This was published under the 2010 to 2015 Conservative and Liberal Democrat coalition government
First day of Business in the Community’s Responsible Business Convention.
To mark the first day of Business in the Community’s Responsible Business Convention, Secretary of State for Justice Kenneth Clarke and former MP Jonathan Aitken joined major businesses to encourage more employers to create opportunities for job seekers with previous criminal convictions.
At an evening reception in London, 150 delegates including representatives from business, prison and probation services and ex offenders will met for a showcase of the Employers’ Forum for Reducing Re-offending , a collaboration of businesses committed to reducing re-offending which is managed by Business in the Community.
Commenting, Secretary of State Kenneth Clarke said:
‘Gaining employment plays a crucial role in preventing offenders from committing further crimes and helps turn them from a financial drain on society to law abiding tax payers.
‘We are committed to giving prisoners work-based skills in order to increase their chances of getting a job on release and are grateful for the work of the EFRR and to all those employers who are prepared to gain the benefits of working with ex-offenders.’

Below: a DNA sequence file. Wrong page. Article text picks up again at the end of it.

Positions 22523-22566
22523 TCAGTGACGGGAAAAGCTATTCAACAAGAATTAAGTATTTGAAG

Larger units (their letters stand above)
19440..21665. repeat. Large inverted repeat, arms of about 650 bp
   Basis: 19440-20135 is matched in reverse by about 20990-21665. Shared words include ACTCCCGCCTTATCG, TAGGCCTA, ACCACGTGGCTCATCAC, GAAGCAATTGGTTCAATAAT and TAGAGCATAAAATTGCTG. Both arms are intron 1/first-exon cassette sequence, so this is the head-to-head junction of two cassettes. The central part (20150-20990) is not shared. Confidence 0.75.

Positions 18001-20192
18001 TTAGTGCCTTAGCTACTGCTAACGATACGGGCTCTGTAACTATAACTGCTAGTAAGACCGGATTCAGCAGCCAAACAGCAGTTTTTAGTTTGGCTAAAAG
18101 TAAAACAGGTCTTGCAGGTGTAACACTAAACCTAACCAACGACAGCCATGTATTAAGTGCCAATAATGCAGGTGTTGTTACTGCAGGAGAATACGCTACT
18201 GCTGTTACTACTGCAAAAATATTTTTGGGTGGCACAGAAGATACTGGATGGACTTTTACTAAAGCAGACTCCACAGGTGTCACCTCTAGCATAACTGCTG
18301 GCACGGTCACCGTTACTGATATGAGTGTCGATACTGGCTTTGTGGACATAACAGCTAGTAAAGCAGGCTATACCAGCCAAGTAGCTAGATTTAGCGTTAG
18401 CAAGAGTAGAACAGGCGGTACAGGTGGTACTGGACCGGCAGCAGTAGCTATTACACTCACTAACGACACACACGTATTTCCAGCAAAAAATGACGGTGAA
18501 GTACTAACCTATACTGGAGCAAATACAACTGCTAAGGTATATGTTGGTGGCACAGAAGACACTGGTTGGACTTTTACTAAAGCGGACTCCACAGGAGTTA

People with criminal convictions face multiple barriers to gain and sustain employment, particularly during periods of high unemployment. Yet there is a direct link between unemployment and re-offending with two-thirds of people in UK prisons unemployed in the four weeks before their imprisonment.
Re-offending also has huge economic implications, costing the tax payer £11 billion a year. Business in the Community’s campaign aims to challenge misconception about the skills and abilities of ex offenders by highlighting to companies of all sizes the untapped potential which many businesses are not recognising.